An Executive
Conversation hosted
by Zendesk
& produced by
Connect Media.


Jack RiisfeldtSeptember 30, 2022

For years, marketers preached that the customer was king. In reality, customer-centred design submitted to distribution; mechanical limits on production and delivery set firm parameters on what the customer could purchase and possess. But that is all changing, rapidly. Now, living in a world of once-unimaginable connectivity and personalisation, customers are dictating the pace, variety, and quality of service. What once seemed an empty prophecy is being fulfilled – the customer is now king.

Retailers appreciate this shift in power and are now moving to remodel themselves around the customer. For some, this change is a shift in focus, a subtle reorientation. But for most, delivering on the customers’ expectations has required seismic restructuring and the establishment of core, data-driven capabilities. There is now a clear mandate for a new breed of marketing professional who acts creatively atop a platform of actionable data intelligence.

Connect Media along with Zendesk gathered a diverse group of leading retail executives to discuss this ongoing empowerment of the customer. Here is what they had to say.


We have never known more about customers. We can identify consumer touchpoints with specificity, mapping out a complex topography as the customer journeys along the path to purchase. But where there were once clearly delineated phases, the customer journey is now collapsing into a more fluid series of related exchanges.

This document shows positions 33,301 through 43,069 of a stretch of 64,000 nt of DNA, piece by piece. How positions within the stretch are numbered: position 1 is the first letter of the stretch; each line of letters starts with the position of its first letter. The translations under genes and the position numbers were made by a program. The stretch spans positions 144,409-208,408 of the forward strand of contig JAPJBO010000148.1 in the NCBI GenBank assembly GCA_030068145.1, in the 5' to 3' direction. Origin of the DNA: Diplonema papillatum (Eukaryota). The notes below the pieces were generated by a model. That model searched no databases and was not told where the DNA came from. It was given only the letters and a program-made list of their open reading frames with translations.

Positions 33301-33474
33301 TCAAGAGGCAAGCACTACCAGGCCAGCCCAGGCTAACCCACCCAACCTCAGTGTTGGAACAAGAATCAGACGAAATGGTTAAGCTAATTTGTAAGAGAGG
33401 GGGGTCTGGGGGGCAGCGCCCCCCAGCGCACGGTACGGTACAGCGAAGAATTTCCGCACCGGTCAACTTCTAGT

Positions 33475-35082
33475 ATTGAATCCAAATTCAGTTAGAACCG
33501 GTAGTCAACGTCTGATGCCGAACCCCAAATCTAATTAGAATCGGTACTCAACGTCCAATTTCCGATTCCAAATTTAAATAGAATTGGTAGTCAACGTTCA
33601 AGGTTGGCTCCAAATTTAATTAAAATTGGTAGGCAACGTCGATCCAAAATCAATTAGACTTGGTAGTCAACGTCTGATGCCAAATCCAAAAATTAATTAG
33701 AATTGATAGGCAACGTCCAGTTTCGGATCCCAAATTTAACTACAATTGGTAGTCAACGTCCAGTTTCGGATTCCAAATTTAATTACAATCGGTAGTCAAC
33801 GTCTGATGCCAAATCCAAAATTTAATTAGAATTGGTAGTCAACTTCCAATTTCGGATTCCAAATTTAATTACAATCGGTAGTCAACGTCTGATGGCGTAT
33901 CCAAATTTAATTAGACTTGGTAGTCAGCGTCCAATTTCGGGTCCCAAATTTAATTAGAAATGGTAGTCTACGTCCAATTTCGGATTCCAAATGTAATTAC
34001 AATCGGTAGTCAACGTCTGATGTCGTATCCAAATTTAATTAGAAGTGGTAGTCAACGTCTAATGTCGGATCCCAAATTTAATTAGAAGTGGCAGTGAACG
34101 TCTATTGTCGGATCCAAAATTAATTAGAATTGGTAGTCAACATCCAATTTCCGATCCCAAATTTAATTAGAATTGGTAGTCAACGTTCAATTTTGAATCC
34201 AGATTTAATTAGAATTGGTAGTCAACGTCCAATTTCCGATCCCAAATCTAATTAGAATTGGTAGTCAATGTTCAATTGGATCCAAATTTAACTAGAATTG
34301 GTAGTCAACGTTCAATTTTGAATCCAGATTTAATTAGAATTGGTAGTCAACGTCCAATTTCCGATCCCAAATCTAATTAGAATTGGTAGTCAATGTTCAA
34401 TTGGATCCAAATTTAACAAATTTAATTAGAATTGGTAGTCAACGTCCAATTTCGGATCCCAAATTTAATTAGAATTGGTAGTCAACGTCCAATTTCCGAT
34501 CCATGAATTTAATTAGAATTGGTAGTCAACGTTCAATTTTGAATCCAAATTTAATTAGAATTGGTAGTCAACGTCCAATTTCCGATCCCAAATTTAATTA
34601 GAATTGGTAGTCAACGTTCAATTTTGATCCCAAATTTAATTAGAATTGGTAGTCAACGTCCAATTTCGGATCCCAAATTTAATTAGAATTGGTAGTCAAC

The discovery phase is exploding as the integrated, online worlds we all inhabit have become a canvas for brands to project upon. These ecosystems are evolving into personalised, predictive interfaces; highly intuitive marketplaces that are effectively collapsing the search phase of the customer journey. Enriched media content is fast becoming the new site of purchase, with cash becoming obsolete as consumers advance to purchase with zero friction.

Acquisition too is evolving with tremendous momentum, with customer demands forcing innovation and prompting retailers to curate and deliver a range of flexible fulfilment options.

Relentless pressure from consumers for seamless interactions is resulting in a compression of the customer journey. Achieving this level of continuity is the practical key to a customer-centric system.


Marketers are turning their attention to curating experiences that reveal an intimate knowledge of, and respect for, their customers. More and more, we are seeing a fine balancing act between gathering data that informs better targeting and being cautious of overstepping into the private domain of customers’ lives.

Lush Cosmetics has a careful approach to this tight-rope act. Lush has adopted a deliberately non-aggressive data collection policy that prioritises transparency for customers in relation to how and where their data is used, reflective of the special relationship they aim to develop between staff and customers. This is, however, only one dimension of a much broader approach to customer engagement that centres on empowering employees to create a lasting and positive brand impression. By prioritising investment in staff in its stores around the world, and giving individual store managers the power to run their business as small business owners – with complete control over staffing and their bottom line – Lush employees are empowered to make business decisions in the best interests of their customers.